Planning catastrophes such as with the BER Airport can be prevented in the future. Building Information Modelling (BIM) is currently revolutionising planning processes in the construction trade.

Escalators that have ended up a couple of steps too short; pipe sections that do not fit into each other; forgotten cable ducts; stair railing leading to nowhere; a missing data connection to the fire brigade – this is only a small selection of the planning errors in the “Berlin Brandenburg Airport” (BER). The construction of the capital city airport began in 2006 with the extremely optimistic goal of opening 2006 the year after. Ten years and half a dozen delays in completion dates later, there is still no question of opening soon. Besides wrong political and staff decisions as well as corruption, planning errors are the main cause of this disaster. That wouldn’t have happened with BIM…

BER airport

… at least not to this extent. With Building Information Modelling, a building is first created as a virtual, three-dimensional building and given all the relevant amenities. All integrated elements can be interrelated, for example, for collision controls, simulations and calculations. All technical drawings can be unambiguously derived from this central cross-trade model. This would have been a blessing for the BER Airport. Yet unfortunately, Germany did not jump onto the BIM bandwagon until quite late and now has to watch they don’t miss the connection. In the USA, in the Nordic countries and in Great Britain, BIM-supported planning is much further advanced. In the American construction industry, BIM has been widespread since mid-2000. Finland and Norway declared the use of BIM for public building projects as mandatory in 2007 respectively 2010. And even in the United Kingdom, BIM is to be declared mandatory for public construction projects this year. Yet, Germany is now catching up: Alexander Dobrindt, German Minister for Traffic and Digital Infrastructure presented the Federal government’s plans regarding the topic “digital planning, building and operating” on 15 December 2015. According to that, the ongoing pilot phase, BIM 2020, is to become standard. Rightly so! After all, there is no way around BIM. The digitalisation of planning processes also brings along great advantages for the construction industry, namely greater planning security and project phases on schedule and thus greater cost certainty. Whereby, BIM not only makes the planning phase more efficient, but can also accompany a building during its entire lifecycle. The BIM data model in building operations is quasi the “logbook” that contains all assembled parts, the manufacturers of them and the corresponding maintenance intervals. The depth of information and centralised availability of a well-cultivated Building Information Model indeed does involve additional effort in the preparatory planning – after all, data packages from various technical disciplines are to be united – but in the end, the BIM planning method saves time and money. For, the further down the line the construction work is, the more cost-intensive and complex are error-related changes – see BER. The question of the nationwide introduction of BIM in Germany and Europe is not one of whether but of when. Even now, Kampmann makes a variety of BIM data available to planners free of charge and is constantly extending the range. For the provision, Kampmann uses MagiCloud, the platform of the Finnish company Progman Oy, famous for its MagiCAD software, the market-leading building service planning software.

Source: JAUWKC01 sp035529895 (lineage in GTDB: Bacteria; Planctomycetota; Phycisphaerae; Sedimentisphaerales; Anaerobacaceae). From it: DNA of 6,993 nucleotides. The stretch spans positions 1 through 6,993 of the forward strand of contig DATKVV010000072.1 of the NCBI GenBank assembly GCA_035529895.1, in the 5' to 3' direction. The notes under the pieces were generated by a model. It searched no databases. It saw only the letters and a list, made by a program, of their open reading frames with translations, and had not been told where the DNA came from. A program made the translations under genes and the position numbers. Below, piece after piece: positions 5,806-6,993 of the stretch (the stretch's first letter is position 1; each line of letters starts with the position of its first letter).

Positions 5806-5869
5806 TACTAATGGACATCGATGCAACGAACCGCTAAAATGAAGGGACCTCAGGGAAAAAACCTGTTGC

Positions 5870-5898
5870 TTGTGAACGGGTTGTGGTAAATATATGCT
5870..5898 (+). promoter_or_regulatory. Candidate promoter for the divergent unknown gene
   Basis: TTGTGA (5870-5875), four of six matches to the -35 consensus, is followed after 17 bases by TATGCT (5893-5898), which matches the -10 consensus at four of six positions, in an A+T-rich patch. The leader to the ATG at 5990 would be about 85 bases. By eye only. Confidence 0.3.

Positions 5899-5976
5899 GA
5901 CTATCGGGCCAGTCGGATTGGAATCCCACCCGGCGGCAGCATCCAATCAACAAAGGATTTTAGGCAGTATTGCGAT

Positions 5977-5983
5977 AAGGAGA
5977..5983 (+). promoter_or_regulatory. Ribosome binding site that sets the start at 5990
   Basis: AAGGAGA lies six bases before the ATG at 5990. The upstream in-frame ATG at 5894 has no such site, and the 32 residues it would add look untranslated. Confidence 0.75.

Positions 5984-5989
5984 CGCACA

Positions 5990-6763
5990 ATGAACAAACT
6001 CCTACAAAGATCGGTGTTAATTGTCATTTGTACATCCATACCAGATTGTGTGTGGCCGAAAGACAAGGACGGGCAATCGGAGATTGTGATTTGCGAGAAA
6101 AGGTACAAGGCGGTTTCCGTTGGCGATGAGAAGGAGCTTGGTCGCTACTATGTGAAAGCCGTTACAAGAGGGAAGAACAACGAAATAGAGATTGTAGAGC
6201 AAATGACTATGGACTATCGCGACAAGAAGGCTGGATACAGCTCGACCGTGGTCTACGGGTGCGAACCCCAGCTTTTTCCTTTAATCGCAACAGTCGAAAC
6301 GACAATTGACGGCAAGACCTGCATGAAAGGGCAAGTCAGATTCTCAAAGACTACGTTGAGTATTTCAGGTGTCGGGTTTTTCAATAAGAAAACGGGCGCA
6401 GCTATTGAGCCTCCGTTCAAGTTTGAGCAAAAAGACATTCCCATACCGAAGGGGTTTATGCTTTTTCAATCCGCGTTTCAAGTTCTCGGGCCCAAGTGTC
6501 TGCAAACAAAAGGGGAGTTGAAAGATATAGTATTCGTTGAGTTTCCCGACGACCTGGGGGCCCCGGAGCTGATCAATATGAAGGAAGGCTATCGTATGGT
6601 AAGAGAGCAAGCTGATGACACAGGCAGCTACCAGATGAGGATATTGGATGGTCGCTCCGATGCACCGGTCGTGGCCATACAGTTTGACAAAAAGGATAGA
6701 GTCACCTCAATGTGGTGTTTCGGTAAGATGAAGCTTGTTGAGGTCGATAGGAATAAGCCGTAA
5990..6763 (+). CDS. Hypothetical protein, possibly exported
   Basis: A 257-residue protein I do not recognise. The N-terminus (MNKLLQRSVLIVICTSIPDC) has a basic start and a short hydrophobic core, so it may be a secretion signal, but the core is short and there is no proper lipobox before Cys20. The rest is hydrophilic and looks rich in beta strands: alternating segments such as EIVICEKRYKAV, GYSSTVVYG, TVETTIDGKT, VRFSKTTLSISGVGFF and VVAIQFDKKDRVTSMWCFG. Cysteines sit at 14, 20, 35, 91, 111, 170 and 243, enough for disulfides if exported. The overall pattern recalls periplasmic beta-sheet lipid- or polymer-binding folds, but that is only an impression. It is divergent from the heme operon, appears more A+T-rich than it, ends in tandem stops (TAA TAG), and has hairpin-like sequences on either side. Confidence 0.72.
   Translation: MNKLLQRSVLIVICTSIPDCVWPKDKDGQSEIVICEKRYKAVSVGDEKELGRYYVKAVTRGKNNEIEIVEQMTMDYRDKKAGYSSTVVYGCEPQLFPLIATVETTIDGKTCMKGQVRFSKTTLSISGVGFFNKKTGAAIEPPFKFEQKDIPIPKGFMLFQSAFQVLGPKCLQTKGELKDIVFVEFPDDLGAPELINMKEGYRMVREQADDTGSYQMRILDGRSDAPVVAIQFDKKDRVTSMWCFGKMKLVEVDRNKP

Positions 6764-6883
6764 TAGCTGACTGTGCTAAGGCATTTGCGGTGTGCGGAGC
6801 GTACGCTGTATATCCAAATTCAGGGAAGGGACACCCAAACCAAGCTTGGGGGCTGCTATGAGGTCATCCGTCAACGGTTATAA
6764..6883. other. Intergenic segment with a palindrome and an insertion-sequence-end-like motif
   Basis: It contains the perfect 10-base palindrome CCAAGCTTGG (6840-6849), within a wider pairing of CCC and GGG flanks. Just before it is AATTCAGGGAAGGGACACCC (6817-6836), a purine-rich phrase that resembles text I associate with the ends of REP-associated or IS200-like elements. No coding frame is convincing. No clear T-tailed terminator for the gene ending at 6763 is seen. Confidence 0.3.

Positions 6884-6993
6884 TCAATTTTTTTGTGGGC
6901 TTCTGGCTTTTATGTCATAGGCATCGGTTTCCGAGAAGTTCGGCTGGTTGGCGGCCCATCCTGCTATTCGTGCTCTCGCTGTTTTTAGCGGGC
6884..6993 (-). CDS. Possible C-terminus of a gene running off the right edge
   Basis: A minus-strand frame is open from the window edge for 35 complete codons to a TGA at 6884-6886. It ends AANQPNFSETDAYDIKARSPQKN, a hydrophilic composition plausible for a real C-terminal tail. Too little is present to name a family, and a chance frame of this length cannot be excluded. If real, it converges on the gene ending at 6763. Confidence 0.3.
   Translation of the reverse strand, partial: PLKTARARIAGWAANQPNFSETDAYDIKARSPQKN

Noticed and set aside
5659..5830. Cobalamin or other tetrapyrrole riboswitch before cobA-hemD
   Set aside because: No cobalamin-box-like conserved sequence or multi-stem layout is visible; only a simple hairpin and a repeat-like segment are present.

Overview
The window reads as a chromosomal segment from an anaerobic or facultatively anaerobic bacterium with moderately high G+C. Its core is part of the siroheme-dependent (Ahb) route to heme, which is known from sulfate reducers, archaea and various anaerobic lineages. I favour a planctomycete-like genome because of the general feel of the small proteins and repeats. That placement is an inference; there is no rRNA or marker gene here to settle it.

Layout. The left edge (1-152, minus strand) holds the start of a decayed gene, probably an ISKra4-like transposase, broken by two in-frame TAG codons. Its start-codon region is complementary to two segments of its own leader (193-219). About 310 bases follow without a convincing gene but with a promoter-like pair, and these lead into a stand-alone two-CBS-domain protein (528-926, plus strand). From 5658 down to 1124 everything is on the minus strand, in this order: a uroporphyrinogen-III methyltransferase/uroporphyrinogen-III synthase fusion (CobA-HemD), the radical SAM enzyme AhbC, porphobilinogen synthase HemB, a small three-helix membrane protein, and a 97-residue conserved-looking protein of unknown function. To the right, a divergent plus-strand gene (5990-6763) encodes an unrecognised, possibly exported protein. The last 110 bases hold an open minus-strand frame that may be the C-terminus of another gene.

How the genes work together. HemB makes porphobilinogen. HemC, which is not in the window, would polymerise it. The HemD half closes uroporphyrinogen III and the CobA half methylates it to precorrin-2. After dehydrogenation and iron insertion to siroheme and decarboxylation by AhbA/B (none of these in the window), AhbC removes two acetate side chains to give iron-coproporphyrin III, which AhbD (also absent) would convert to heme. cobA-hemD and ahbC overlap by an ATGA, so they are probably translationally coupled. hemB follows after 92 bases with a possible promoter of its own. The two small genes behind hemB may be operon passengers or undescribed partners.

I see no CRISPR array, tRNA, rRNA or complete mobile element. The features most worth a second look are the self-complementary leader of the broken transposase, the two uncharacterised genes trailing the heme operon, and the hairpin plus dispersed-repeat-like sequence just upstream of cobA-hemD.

Image: BER Airport © Denis Apel – CC BY-SA 3.0